People with lower incomes and educational levels less likely to know about CAM

New research from San Francisco State University, published this month in the journal PLOS ONE has shown that knowledge about complementary and alternative medicine is connected to education and income levels. According to the study, led by the Professor of Health Education, Adam Burke, people with lower educational levels and incomes are less likely to know about yoga, acupuncture, natural products and chiropractic medicine.

The researchers analysed data from the 2007 National Health Interview Survey, in which 23,393 adults answered questions about 36 CAM practices. The CAM practices were divided into 2 categories – provider-based and self-care. The survey included 10 provider-based approaches such as acupuncture and traditional healers and 26 self-care approaches, including dietary supplements and yoga.

Over 13,000 participants, more than half of those surveyed, reported that they had never used acupuncture, chiropractic, natural products or yoga. Of the 13,000 who had never used CAM, lack of knowledge as a reason for non-use was strongly associated with lower education levels and income. The authors of the study reported that: “Individuals with lower levels of educational attainment were more likely to choose the response option ‘lack of knowledge’ as a reason for non-use of common complementary health practices.” Those who attended college were 58 percent less likely to indicate lack of knowledge as a reason for not using CAM, and individuals with higher incomes were 37 percent less likely.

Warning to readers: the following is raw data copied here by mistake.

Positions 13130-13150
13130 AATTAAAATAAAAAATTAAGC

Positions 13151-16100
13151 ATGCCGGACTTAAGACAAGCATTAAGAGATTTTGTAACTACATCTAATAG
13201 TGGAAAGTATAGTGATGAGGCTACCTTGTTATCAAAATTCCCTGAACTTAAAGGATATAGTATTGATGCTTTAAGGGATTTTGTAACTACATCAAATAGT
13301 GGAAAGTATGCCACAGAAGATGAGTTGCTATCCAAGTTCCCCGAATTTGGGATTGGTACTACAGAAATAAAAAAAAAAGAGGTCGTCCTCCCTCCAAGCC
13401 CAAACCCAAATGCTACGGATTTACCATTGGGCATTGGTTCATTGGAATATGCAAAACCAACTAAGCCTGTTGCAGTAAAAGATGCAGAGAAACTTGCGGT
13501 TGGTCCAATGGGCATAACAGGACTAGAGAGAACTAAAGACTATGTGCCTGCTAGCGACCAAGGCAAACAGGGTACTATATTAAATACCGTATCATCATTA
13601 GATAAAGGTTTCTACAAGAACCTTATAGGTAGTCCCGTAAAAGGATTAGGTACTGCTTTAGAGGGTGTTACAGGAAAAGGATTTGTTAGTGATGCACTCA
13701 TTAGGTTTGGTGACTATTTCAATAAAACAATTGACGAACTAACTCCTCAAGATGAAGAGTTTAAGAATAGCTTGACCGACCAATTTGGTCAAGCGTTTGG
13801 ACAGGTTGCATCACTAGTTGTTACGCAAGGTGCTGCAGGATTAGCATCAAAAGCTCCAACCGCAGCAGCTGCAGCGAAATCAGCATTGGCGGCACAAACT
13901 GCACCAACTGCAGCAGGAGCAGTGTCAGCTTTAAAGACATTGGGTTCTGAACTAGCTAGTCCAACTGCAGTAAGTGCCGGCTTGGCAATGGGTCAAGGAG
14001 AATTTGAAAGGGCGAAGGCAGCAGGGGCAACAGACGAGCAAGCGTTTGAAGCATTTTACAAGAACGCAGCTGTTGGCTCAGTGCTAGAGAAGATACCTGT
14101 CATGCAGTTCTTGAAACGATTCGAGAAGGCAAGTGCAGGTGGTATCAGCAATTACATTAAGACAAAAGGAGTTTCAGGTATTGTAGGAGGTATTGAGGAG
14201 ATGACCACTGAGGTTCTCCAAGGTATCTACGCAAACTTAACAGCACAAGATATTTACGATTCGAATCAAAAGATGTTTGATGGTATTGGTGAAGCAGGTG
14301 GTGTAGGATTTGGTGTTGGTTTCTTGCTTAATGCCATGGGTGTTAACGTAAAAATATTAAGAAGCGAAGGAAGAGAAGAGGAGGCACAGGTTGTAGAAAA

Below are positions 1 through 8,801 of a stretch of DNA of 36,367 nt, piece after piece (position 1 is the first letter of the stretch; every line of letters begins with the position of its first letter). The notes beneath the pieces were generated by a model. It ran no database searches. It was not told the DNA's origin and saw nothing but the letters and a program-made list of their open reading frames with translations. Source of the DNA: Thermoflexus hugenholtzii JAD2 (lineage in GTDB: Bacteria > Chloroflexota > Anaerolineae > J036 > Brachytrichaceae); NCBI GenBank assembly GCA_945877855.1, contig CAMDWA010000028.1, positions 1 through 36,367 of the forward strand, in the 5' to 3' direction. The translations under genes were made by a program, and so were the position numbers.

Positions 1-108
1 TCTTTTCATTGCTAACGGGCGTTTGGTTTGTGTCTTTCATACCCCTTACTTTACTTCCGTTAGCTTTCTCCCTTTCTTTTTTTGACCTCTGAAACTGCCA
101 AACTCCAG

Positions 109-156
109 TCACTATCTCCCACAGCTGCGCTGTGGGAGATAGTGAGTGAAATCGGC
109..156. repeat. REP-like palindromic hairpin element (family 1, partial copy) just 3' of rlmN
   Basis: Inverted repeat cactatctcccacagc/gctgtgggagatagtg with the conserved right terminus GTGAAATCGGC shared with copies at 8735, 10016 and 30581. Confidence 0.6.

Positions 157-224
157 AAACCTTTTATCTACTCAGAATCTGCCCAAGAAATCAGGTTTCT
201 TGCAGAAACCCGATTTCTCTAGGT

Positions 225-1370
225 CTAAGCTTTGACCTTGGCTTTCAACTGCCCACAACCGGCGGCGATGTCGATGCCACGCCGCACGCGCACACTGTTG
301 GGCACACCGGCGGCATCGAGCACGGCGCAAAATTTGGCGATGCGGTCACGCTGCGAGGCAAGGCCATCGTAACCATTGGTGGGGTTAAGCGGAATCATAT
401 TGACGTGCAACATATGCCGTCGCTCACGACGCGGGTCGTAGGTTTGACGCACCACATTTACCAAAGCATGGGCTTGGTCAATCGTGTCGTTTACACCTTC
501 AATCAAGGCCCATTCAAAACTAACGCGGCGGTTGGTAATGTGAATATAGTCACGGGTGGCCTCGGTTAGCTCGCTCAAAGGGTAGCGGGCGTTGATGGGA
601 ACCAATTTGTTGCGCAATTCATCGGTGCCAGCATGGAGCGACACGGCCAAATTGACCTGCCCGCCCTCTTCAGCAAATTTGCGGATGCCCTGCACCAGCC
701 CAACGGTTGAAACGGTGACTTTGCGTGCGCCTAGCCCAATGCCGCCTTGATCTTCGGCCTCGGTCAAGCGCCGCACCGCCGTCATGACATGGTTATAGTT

The researchers were surprised to find that these findings also held true for the participants surveyed who suffer from back pain. As back pain is the medical condition most commonly linked to use of complementary and alternative medicine, the researchers had hypothesized that back pain sufferers would possess an increased knowledge about relevant CAM treatments such as osteopathy and chiropractic. Even if they chose not to use CAM, it had been thought that their condition would compel them to learn about these treatments; however the researchers found that the relationship between lower education levels and lack of knowledge remained. Back pain did not appear to be a significant enough motivator to make the participants learn about relevant CAM options.

“The implication of this study is that the lack of access to health knowledge is a root of health inequity. If you are poor, you have less access to health information for a variety of reasons.” -Professor of Health Education, Adam Burke

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